“The world as we have created it is a process of our thinking. It cannot be changed without changing our thinking.” ― Albert Einstein
Lately, I find myself thinking more about what actually changes in our lives, and why that change happens. At the beginning of my fourth decade, I’ve seen minor and major changes so far throughout my lifetime.
There have been many major life changes, including finishing college; owning a home and selling it; having and raising a child; and walking with family and friends as their lives have changed, too. There have been countless minor changes in my life. Thinking about this world we all share, there’ve been a lot of big changes since 1975, including the toppling of political regimes and the beginnings of new ones; the deaths of world leaders and the emergence of others; new technologies and the evolutions or end of olds ones; and endless small changes.
As I reflect on these, I see others’ stories interwoven with my own. The mentors who guided me as a young man; the women I’ve loved and relationships I’ve grown through; so many times shared with friends, and the growth of my born and adopted family; as well as the people who I’ve barely known or never knew who have touched my life in ways seen and unseen.
Today, I understand that with strengthening and weakening through experience, its been my heart that’s changed the most. I was born and raised as a good kid, albeit one who made mistakes and was far from perfect, but with an open heart, strong imagination and good humor. As an adult, all of that has been messed with, poked and prodded and challenged and hated; however, I am who I am, still.
I understand know that life is oftentimes an appearance. Because appearances depend on my viewpoint, my experience, my lenses and my interpretation, appearances are always subjective. That means all of these things I thought I experienced are simply a matter of appearance: Seeing the horror of a friend dying from disease can be the honor of walking a friend towards their next journey; or the joy of a family member winning the lottery may be the challenge of watching shallowness replace depth of journeying; or the suffering when a love left me is the welcoming of solitude and sanctity; or the sadness of a pet passing away from old age can become the cherishing of time shared and love gained.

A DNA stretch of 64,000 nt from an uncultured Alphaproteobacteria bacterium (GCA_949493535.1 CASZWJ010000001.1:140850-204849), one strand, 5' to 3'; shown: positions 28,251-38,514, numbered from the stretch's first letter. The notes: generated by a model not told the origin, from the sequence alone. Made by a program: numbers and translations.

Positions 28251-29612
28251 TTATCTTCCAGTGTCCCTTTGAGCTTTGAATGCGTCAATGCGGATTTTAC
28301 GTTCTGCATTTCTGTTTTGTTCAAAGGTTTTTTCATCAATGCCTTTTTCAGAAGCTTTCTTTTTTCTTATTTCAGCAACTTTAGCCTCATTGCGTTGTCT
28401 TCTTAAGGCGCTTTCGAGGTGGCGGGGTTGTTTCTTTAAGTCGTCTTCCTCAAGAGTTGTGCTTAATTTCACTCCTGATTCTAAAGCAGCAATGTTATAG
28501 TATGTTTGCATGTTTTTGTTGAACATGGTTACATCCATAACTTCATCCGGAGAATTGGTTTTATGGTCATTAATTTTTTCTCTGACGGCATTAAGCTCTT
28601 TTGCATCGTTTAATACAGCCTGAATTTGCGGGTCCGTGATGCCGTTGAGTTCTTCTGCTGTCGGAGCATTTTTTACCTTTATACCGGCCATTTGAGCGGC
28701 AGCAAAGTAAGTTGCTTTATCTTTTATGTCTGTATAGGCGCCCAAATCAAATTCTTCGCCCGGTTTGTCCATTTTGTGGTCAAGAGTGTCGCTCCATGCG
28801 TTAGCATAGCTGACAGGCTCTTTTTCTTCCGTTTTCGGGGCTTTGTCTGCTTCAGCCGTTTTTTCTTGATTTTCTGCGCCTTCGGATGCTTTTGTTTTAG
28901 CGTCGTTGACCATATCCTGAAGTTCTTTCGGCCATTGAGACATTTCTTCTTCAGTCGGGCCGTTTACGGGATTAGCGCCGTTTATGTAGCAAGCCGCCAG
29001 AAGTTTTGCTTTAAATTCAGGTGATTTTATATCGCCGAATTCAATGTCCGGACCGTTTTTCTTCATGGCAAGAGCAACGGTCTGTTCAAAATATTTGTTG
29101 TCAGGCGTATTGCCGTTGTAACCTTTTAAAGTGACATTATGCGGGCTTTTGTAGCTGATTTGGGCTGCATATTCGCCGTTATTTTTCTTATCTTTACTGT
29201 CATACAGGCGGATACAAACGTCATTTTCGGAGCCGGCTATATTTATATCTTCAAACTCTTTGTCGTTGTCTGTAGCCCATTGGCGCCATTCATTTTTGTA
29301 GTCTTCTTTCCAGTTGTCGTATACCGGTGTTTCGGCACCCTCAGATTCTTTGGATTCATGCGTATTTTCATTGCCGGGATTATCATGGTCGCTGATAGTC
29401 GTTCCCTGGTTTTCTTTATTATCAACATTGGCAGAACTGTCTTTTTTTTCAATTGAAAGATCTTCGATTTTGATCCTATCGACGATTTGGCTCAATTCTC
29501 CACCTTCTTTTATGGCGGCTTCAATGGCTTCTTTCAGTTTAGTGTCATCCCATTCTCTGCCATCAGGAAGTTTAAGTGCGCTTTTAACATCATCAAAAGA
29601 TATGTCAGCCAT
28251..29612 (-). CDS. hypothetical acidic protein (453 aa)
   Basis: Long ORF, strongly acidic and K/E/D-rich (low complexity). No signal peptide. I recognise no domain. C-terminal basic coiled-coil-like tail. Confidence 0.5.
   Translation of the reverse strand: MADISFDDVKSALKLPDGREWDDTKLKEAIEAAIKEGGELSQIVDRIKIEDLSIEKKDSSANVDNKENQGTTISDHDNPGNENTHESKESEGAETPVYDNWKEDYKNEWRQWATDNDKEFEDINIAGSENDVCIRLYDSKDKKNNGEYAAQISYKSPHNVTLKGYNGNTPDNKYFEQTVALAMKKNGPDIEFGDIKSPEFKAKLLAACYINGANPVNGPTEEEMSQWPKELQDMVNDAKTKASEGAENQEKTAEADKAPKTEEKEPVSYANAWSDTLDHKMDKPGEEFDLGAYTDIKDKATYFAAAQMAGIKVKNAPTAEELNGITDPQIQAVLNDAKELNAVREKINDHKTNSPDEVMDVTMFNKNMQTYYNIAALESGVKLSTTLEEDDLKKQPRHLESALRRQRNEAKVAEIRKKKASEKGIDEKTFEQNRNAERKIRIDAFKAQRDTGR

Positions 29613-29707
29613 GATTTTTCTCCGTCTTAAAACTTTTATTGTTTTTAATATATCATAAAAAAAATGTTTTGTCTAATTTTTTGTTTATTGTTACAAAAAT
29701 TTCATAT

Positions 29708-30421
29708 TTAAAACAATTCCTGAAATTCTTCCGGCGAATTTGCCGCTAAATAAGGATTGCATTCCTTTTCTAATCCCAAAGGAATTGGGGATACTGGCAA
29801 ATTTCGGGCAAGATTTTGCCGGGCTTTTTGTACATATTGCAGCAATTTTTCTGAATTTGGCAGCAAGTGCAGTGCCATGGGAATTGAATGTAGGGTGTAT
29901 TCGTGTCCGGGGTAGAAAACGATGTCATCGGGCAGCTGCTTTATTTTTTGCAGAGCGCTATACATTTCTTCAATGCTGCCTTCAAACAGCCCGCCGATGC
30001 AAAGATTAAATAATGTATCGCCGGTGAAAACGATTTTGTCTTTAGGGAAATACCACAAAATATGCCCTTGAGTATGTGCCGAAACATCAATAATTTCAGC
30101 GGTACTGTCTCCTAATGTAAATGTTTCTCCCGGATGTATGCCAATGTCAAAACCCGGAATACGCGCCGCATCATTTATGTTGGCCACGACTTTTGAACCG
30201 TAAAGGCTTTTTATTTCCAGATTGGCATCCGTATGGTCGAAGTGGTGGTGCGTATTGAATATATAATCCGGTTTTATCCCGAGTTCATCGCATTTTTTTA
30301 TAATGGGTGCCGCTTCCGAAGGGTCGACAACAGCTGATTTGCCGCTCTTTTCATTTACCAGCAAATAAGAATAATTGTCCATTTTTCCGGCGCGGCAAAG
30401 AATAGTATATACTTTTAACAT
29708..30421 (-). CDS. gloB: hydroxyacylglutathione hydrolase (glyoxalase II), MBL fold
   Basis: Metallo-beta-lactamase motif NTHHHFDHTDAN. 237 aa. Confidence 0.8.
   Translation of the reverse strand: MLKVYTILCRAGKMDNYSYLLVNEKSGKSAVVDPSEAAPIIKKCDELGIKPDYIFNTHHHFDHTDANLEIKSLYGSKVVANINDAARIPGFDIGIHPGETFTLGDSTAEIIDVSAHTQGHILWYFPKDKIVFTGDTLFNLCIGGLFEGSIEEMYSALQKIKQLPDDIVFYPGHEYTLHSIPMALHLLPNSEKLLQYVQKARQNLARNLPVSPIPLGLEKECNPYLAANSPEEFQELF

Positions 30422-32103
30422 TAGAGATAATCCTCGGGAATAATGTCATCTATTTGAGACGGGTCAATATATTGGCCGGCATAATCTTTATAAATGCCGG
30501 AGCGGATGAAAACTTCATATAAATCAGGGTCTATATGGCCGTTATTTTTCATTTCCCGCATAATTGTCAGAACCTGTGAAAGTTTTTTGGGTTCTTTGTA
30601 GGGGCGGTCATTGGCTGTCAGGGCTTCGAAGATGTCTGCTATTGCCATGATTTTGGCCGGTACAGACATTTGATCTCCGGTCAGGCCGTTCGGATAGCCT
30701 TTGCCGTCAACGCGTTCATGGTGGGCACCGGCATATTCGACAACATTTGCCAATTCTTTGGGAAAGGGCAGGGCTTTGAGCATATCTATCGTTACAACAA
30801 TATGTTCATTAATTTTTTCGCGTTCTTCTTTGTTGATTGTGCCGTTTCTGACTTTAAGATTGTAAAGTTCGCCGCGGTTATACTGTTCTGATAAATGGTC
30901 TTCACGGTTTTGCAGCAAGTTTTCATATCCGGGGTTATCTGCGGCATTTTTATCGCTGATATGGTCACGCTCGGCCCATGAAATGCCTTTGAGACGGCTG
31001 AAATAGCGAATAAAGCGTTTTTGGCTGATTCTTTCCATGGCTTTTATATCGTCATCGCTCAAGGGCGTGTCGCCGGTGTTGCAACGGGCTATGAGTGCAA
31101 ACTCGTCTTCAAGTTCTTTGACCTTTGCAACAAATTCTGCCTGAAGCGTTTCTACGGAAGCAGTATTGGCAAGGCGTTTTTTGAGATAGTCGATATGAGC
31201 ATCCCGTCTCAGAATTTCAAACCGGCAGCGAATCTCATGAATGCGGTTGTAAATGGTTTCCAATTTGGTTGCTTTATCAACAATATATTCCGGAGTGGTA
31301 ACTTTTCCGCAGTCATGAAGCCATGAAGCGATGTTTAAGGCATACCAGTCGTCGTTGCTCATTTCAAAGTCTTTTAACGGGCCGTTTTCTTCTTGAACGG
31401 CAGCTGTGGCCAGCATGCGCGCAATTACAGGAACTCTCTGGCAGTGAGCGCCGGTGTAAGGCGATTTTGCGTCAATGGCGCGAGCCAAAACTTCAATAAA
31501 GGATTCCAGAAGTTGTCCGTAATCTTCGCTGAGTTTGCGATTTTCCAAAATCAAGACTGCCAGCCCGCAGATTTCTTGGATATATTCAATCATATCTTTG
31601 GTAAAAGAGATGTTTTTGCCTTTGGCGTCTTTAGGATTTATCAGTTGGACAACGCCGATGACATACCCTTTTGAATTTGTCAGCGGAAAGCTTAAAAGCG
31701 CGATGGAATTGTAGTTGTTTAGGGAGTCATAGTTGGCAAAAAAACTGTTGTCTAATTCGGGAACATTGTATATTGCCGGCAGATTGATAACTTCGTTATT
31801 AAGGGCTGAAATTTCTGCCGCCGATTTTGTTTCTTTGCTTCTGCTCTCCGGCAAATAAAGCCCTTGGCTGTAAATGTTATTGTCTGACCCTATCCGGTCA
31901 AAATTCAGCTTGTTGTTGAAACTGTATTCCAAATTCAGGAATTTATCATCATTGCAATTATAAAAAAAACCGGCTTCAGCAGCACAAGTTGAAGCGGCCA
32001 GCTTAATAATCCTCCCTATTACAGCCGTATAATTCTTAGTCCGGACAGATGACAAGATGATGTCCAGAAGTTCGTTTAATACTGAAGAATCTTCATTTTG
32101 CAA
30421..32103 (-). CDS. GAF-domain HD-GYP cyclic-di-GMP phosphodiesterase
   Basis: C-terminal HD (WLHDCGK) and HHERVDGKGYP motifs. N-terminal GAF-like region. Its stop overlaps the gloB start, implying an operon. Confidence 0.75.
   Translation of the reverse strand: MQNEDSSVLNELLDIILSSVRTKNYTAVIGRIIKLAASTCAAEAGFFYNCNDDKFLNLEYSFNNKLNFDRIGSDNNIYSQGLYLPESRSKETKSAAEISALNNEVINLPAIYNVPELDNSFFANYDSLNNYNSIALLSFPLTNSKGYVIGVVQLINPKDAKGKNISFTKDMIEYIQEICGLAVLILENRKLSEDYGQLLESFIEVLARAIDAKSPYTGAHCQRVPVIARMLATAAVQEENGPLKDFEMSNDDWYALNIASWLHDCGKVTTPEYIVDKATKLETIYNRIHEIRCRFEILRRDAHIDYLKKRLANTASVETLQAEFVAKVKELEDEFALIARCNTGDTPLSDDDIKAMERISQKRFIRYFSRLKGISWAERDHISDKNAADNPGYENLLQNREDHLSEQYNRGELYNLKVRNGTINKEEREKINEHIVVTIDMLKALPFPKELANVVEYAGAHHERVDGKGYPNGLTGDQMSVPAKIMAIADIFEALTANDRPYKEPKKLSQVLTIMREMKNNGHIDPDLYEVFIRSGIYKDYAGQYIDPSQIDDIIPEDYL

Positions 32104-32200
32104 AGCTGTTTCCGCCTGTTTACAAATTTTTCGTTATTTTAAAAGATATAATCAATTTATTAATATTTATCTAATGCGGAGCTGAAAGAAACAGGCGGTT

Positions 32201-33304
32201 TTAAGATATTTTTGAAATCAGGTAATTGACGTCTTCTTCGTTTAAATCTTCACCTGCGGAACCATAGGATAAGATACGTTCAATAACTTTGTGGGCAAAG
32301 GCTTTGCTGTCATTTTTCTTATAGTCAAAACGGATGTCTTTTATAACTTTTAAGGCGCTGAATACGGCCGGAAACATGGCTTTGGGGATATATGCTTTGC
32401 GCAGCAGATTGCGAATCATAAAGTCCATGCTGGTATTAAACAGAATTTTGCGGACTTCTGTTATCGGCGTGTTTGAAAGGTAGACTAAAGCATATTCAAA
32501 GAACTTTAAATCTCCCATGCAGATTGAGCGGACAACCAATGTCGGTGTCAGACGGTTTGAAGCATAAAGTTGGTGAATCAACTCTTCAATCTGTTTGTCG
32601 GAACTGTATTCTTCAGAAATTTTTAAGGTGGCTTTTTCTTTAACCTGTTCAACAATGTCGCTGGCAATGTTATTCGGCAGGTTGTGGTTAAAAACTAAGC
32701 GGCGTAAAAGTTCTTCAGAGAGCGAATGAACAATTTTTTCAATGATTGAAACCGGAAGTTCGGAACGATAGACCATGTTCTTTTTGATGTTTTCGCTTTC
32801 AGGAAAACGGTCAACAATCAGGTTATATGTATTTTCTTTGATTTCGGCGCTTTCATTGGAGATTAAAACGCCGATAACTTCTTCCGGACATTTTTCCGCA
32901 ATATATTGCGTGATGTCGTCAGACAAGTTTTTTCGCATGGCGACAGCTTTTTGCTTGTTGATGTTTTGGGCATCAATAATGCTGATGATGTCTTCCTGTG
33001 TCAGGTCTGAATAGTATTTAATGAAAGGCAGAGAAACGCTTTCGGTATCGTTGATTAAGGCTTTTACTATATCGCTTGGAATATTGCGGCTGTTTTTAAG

How to See Your Viewpoint
Here are five simple steps to seeing your own perspective more clearly:
- Say “I see things according to my own viewpoint, biases, attitudes, knowledge and experience.
- Write down your perspectives on a specific situation. For instance, how do you feel about your house? What do you think about dogs? Who are your favorite friends?
- Once you’ve written those perspectives, ask yourself why you think those things. Are you justifying your thoughts? Criticizing your thinking? Do you feel righteous? Ignorant?
- Identify whether you are willing to rethink your own attitudes and behaviors. If so, you’ve identified your viewpoint about something. If not, you have also identified your viewpoint about something.
- Consider whether you think some people cannot understand your viewpoint? Do you think you should change others’ minds to understand your viewpoint?
Today, I understand that my point of view is always skewed by my perceptions; I am always subjective. Whenever I pass judgment, I’m weighing evidence against my perspective. That doesn’t mean that nothing has value and nobody is ever right; its totally the opposite. Everything has value and there is right and wrong in the world. However, it does mean that appealing to the hearts and minds of people is as important as changing the society, structures, policies and processes that things happen through.
I’m going to keep Einstein’s quote in mind for myself: “The world as we have created it is a process of our thinking. It cannot be changed without changing our thinking.”
What do YOU think about that?
- 6 Ways to Overcome Your Biases for Good from Psychology Today
- Recognizing & Understanding Stereotypes and Bias classroom lesson plan from Clover Park Technical College
- 4 ways you might be displaying hidden bias in everyday life from CNN